People who have poor credit or a limited credit history may choose to apply for a loan using a cosigner. When agreeing to become a co-signer, the applicant with stronger credit takes on the legal obligation to pay the debt incurred by the primary applicant in case of default. A common example of this scenario is when a parent co-signs a loan for a young adult child’s first car or student loan.

If the loan goes into default, the creditor must attempt to collect from the primary borrower first before demanding payment from the co-signer. However, creditors can attempt to collect funds from the co-borrower first if the primary applicant files for Chapter 7 bankruptcy. The reason for this is that the automatic stay, which is the legal term for immediately ceasing collection efforts, only applies to the person who filed for bankruptcy.

Sometimes, co-signers run into financial trouble of their own and need to file bankruptcy, creating a challenging situation for everyone involved. Here is what to expect if you find yourself in this situation as either the original applicant or the co-signer.

Chapter 7 Bankruptcy Wipes Out Obligation to Repay Most Consumer Debt

Each state maintains its own guidelines regarding who can file for Chapter 7 bankruptcy, such as maximum household income based on family size. Anyone who meets the guidelines to qualify for a discharge of bankruptcy no longer has the legal obligation to repay debts such as car loans, credit cards, and medical debt. This is true regardless of whether the bankruptcy petitioner was a primary applicant, joint applicant, or cosigner.

A person filing bankruptcy can reaffirm before the discharge that he or she intends to pay a specific debt. For example, the petitioner may decide to continue paying for a car loan to avoid having the vehicle repossessed. You need to carefully consider whether to reaffirm a debt since you will not be able to claim it in a future bankruptcy.

The option to reaffirm a debt is less likely to happen in a cosigner situation when one person agreed to the loan to help another person obtain credit but does not have access to the vehicle or other tangible collateral. Student loans and tax debt is not dischargeable in Chapter 7 bankruptcy in most cases.

Does a Co-Signer’s Bankruptcy Make You Entirely Responsible for the Debt?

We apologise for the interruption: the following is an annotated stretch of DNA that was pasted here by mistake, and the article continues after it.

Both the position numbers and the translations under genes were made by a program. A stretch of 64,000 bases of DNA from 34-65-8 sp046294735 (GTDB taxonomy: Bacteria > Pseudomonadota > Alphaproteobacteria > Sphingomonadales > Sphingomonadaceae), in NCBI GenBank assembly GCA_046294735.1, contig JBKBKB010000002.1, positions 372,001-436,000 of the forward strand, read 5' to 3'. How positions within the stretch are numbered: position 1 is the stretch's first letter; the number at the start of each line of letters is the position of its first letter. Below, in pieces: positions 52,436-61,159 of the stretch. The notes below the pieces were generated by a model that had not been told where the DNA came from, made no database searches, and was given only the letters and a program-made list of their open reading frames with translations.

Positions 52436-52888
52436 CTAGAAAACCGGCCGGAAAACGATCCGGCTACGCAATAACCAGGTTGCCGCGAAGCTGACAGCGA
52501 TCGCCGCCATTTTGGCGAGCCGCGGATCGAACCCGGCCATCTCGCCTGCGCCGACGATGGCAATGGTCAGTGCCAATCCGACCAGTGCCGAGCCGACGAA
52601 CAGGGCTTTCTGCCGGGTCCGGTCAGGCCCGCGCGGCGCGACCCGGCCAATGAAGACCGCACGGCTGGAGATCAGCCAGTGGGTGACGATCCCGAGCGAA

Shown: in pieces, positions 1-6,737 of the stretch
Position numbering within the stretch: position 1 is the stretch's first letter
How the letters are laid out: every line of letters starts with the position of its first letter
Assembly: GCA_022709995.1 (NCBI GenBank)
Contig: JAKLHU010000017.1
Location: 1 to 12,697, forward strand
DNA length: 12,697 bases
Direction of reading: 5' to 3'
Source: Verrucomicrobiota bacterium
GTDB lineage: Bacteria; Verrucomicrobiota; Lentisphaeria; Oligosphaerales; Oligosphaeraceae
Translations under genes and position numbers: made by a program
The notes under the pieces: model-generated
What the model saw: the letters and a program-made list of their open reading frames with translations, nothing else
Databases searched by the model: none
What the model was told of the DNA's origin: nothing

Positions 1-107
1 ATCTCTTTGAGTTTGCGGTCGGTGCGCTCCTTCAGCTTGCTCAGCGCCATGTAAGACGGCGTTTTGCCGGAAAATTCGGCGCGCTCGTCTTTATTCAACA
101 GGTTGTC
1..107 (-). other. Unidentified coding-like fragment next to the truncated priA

The answer to this question is yes, but you do have some options. First, check with the lender to see if you can have the current cosigner removed from the loan. Just be aware that you may need to replace the person filing for bankruptcy with a new co-signer if your credit is still not strong enough to qualify for the loan on your own.

Another option to consider when your co-borrower files for Chapter 7 bankruptcy is to ask the creditor to refinance the loan. This process pays off the first loan and creates a new loan in your name only or with the name of your new cosigner. Unfortunately, most creditors will not remove a co-signer from a loan, even in the case of a pending Chapter 7 bankruptcy.

Another thing you should be aware of is that your co-signer’s bankruptcy status could be reflected on your credit report, even if you have always made payments on time. This situation is most common with student loans, and it may put the account in immediate default.

Once a creditor indicates a loan is in default, the law requires you to pay the balance in full immediately. You could face collection activity if you do not quickly arrange to repay the loan. The Fair Credit Reporting Act gives you the right to include a consumer statement on your credit report should this scenario play out. You can explain to future creditors that you always paid your loan obligations on time and that it was your co-signer who defaulted.

Speak to a Bankruptcy Attorney for Further Guidance

Clark and Washington, PC is an experienced bankruptcy law firm with offices in Atlanta and 10 other major cities throughout Georgia. Whether you intend to file bankruptcy or just have additional questions about the legal obligations of co-signers, we encourage you to request a free consultation with one of our attorneys. We spend time explaining the process and answering questions until we feel confident that you understand your rights as a Georgia consumer.